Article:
Integrated master plans in high-level project management
Blog: Monday Project Management Blog
A single document may be able to provide the overarching insight you need for effective project management. The integrated master plan (IMP) is a tool that can capture the events, accomplishments, and criteria that will guide management activities as you see a project from planning through completion. Start with a strong statement of work, and use this guide to learn more about IMP.
What is an integrated master plan?
Created at the outset of a project, an integrated master plan documents the goals of the project by outlining its key milestones (events), intended accomplishments or deliverables, and established criteria for success.
When writing an IMP, you link each deliverable with an assessment event and the point when you’ll review whether that goal meets the benchmarks established in the criteria section.
“Integrated master plan” is a part of our Project Management Glossary — check out the full list of terms and definitions!
Integrated master plans vs. integrated master schedules
An integrated master schedule (IMS) includes calendar dates for each event as well as details about how your team will execute the project steps. Conversely, the IMP’s events simply mark intervals at which you’ll assess progress. They aren’t yet associated with a schedule. To look at it through another lens, the IMP is an event-based system while the IMS is driven by actions and deadlines.
While the IMP supports the planning phases of your project, the integrated master schedule facilitates execution. You align with stakeholders such as contractors and subcontractors to flesh out the calendar dates and assign owners to discrete tasks and subtasks within each event.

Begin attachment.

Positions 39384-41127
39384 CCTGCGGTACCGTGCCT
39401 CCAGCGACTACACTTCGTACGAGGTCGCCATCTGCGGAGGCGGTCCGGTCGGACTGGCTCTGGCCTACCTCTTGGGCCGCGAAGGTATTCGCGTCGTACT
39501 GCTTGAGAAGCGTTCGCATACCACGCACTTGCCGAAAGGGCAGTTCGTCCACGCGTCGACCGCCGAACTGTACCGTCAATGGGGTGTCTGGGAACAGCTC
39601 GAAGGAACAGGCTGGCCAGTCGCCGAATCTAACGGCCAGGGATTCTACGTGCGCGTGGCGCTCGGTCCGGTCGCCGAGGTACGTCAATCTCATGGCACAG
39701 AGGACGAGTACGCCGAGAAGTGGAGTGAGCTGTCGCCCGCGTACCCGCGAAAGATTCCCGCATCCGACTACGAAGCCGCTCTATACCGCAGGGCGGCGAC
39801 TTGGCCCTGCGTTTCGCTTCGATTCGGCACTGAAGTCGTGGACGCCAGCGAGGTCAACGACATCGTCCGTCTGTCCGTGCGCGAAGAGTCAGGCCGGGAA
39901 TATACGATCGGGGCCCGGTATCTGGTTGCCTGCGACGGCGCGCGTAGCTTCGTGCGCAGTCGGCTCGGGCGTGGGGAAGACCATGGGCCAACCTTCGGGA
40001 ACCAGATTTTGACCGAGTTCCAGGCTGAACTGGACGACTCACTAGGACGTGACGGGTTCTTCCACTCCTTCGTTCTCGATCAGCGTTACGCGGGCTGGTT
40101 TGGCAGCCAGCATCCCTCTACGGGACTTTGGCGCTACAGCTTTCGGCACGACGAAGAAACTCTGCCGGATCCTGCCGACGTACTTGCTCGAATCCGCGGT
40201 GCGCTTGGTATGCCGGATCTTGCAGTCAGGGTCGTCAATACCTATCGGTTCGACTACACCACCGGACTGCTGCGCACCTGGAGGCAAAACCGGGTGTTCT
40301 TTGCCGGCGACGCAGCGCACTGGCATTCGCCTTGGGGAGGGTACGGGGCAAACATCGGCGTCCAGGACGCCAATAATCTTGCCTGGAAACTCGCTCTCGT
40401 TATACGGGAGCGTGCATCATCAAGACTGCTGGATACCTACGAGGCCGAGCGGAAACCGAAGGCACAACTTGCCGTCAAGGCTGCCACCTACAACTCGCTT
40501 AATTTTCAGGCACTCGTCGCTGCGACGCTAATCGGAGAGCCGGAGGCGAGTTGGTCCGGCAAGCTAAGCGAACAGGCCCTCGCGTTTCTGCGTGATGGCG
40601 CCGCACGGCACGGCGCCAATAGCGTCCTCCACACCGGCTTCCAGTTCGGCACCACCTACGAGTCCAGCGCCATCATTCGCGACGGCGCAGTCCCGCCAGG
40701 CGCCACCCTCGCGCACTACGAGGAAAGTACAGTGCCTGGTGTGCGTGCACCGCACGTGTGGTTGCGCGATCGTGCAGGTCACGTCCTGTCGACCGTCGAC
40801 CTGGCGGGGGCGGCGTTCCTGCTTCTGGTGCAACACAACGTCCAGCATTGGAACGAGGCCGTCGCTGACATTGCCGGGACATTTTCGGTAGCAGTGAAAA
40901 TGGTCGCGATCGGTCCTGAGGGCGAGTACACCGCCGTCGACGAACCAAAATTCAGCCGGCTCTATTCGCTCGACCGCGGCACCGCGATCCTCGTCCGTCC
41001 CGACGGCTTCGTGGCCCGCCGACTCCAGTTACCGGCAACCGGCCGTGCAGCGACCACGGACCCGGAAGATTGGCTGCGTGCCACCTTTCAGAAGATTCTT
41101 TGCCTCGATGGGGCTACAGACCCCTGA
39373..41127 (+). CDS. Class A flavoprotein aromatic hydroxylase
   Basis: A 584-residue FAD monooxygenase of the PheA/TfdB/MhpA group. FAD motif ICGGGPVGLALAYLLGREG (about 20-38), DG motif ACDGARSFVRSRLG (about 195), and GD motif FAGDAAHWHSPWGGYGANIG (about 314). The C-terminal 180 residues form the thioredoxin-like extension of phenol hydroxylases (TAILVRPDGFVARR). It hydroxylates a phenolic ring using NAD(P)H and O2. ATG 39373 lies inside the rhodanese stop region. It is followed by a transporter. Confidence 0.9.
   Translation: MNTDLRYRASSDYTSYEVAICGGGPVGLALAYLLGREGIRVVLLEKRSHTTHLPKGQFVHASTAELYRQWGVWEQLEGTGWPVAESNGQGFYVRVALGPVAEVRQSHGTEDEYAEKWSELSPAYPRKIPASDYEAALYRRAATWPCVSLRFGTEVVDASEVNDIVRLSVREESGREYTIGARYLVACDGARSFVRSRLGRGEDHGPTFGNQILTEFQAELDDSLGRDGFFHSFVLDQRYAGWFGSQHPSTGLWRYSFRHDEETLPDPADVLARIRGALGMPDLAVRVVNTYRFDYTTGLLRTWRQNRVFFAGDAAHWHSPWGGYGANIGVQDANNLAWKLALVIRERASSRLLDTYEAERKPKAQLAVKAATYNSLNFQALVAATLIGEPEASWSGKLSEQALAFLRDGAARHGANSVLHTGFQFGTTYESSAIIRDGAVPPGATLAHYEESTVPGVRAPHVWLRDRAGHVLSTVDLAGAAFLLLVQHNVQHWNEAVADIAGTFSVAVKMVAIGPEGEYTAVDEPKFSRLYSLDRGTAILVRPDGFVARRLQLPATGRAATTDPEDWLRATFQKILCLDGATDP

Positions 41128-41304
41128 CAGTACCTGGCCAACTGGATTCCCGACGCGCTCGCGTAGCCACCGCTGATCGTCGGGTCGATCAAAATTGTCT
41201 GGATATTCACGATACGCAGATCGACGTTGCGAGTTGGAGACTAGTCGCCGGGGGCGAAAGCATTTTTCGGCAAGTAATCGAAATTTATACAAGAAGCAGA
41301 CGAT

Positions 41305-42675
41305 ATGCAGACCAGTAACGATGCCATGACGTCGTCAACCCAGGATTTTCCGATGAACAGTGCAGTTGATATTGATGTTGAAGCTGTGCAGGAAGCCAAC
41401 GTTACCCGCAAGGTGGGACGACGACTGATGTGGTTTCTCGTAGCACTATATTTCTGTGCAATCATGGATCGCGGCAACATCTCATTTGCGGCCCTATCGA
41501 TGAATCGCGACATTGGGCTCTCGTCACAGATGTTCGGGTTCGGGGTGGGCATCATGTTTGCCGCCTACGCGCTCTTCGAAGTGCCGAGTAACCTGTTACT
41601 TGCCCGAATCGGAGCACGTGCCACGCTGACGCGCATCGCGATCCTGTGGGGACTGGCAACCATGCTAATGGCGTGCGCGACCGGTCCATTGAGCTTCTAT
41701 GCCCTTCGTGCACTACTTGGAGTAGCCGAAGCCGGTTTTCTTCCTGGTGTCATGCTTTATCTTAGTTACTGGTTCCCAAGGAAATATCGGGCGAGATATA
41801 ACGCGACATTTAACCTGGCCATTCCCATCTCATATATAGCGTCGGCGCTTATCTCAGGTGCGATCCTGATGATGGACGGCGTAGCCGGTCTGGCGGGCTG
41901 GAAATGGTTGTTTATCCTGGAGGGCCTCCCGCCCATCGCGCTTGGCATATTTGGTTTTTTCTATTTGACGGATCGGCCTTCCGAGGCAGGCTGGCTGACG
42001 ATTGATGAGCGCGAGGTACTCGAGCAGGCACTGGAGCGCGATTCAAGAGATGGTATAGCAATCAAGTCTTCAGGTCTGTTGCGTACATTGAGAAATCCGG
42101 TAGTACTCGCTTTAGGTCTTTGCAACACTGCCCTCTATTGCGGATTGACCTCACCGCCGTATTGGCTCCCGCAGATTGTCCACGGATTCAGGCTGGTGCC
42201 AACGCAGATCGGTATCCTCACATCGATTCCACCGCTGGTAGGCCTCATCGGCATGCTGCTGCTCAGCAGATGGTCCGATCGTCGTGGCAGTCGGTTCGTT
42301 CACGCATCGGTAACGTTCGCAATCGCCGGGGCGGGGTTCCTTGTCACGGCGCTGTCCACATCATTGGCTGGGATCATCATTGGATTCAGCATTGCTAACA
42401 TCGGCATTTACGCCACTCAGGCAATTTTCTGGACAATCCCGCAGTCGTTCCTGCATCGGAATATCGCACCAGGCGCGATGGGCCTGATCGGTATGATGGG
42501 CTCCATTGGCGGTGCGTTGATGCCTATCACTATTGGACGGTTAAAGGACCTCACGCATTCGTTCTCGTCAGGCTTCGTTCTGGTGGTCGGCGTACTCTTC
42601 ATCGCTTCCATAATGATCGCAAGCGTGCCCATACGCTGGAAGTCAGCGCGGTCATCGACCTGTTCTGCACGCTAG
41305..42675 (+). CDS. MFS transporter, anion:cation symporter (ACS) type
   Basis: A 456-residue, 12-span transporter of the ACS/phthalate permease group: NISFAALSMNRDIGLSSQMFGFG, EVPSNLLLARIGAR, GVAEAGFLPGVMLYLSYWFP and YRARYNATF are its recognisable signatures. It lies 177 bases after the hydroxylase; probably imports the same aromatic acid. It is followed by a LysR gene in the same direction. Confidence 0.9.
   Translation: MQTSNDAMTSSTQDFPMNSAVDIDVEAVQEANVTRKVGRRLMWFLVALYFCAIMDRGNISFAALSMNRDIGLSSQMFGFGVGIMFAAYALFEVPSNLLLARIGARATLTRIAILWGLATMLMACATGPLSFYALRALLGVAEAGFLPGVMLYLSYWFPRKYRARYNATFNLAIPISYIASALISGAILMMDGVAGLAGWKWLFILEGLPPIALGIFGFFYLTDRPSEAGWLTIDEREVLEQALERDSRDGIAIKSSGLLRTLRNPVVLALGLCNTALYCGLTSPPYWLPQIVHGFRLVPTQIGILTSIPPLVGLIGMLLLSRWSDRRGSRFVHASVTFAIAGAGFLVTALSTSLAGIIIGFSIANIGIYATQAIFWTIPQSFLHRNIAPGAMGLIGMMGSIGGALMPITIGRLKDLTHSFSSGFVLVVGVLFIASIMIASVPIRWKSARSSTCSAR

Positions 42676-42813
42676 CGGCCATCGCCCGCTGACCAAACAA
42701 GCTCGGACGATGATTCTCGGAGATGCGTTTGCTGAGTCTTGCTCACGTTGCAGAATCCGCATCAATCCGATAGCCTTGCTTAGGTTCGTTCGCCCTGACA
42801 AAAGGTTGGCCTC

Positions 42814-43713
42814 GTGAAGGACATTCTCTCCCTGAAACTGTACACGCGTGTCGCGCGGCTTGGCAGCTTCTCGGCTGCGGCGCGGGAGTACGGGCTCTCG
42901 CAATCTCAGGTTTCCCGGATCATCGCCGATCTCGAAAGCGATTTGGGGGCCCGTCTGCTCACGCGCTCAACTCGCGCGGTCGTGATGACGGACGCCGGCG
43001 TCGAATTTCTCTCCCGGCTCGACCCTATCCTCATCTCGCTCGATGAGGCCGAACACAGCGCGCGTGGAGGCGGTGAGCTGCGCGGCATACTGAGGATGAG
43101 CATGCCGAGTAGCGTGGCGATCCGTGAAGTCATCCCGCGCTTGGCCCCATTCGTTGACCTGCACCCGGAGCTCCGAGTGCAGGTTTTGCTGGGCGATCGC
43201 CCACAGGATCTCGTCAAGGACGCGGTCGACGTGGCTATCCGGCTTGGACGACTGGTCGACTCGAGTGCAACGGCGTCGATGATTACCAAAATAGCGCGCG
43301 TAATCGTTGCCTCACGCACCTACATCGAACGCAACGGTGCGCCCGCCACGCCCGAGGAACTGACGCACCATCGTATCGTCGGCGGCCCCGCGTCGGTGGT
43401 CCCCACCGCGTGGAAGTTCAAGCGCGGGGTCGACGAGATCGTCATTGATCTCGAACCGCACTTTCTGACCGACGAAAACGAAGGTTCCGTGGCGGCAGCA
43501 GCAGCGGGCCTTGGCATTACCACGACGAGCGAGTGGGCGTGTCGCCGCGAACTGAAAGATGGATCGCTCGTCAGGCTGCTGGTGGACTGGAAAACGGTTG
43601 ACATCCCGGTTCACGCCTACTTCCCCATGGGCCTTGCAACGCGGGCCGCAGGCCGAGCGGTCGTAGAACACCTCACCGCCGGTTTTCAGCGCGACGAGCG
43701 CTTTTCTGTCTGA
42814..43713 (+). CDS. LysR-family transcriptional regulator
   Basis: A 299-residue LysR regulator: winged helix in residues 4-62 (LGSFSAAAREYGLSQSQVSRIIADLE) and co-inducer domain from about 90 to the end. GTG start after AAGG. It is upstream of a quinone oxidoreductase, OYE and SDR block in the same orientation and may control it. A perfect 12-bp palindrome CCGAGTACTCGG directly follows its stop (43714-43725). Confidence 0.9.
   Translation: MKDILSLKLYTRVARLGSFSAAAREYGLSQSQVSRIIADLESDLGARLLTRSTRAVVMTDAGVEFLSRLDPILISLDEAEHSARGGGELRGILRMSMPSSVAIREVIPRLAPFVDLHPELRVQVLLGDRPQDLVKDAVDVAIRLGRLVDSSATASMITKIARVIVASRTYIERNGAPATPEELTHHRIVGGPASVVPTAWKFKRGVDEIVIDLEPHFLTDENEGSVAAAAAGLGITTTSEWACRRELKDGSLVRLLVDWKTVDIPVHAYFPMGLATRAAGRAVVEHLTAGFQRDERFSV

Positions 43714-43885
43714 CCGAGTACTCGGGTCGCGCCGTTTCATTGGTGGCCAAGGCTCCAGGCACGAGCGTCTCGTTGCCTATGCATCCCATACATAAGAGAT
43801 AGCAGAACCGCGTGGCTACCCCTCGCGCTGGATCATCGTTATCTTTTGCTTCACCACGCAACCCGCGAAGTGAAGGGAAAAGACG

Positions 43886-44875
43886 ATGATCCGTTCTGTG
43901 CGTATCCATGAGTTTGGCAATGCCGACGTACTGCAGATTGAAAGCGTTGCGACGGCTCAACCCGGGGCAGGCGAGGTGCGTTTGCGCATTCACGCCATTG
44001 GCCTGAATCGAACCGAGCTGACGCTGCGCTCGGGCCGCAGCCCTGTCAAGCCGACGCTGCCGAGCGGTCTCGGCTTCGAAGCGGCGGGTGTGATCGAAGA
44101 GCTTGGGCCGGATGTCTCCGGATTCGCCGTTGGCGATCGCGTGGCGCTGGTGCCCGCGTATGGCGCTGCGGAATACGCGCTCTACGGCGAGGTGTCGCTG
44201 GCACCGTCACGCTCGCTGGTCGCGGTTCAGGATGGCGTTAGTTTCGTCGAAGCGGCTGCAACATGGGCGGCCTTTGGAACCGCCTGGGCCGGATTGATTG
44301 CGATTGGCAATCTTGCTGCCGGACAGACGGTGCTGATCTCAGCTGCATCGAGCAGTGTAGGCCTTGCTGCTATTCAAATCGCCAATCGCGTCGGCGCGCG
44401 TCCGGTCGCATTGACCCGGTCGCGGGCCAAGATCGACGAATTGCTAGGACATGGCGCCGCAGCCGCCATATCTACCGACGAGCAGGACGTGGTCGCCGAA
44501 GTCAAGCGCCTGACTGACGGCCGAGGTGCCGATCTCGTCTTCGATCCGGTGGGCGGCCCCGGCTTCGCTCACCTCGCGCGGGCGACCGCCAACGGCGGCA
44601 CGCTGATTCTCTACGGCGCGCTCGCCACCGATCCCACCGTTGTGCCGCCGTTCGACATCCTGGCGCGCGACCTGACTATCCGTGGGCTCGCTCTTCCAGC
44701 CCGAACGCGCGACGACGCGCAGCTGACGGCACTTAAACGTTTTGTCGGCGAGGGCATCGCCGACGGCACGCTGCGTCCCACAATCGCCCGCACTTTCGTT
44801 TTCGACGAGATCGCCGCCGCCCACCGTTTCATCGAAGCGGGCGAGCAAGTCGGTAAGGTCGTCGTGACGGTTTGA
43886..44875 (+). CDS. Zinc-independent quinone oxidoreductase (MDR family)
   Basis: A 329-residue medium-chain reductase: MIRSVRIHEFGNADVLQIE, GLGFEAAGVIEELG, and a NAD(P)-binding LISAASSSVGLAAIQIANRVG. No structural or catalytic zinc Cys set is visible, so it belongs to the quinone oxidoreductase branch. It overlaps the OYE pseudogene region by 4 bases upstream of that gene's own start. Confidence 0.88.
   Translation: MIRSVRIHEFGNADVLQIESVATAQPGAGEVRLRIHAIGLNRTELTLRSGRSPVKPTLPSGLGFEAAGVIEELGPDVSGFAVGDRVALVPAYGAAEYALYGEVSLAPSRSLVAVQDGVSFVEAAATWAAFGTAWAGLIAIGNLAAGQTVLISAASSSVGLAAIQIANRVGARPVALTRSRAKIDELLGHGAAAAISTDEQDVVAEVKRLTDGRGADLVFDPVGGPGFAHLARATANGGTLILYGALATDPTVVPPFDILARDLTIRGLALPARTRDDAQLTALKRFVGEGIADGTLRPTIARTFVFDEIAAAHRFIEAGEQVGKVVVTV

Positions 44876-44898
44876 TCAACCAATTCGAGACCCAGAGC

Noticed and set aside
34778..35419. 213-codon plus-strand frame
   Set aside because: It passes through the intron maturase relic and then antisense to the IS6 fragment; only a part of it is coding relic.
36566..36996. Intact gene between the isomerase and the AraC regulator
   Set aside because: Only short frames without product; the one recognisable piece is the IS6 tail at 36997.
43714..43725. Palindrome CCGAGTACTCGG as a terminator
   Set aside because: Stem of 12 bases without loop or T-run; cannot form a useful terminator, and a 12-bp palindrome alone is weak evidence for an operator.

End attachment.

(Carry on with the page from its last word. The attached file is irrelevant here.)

IMP and IMS relate to one another, but should remain separate steps in the project planning process. It may help to think of the master plan as an outline for the eventual development of the master schedule.
Developing and tracking a project with an integrated master plan
If you’re interested in adding this strategy to your suite of project management tools, follow these steps to build your first IMP:
Create your template
You can use your favorite spreadsheet tool to create the structure of your IMP. While you can customize the sections according to your specific project, most IMPs include:
- A project summary, commonly called the technical approach. In this section, you establish the scope of the project, list the necessary resources, and note critical elements such as regulatory or licensing needs.
- The work breakdown structure (WBS), or “meat” of your integrated project plan. In this section, you create a hierarchy of the key events of your project from the top down. Each event includes its associated deliverables (accomplishments) and the criteria for successfully fulfilling those deliverables.
- The project budget. In this section, document the resources you need for each event to ensure sufficient cash flow throughout the initiative.
- A risk management assessment. Here, you alert the team to potential issues that may arise with the project events. Including risk mitigation strategies allows you to take immediate action if risks threaten successful project completion.
Determine your events
Each event should be a simple action statement that describes a critical project milestone. If you’re writing an IMP for a marketing campaign, for example, some of your events might be “Finalize product copy” and “Schedule social media launch.” Each of these events can be divided into subtasks, such as “Review writer draft” and “Confirm legal disclaimer language” under the “Finalize product copy” line.
Some project managers use a numeric structure to keep the IMP organized. You can assign a letter or number to each event, then add letters and numbers for associated accomplishments and criteria. For example, designate the first event of the project as A, each of its accomplishments as A1, A2, etc., and then each of the criteria as A1a, A1b, and so on.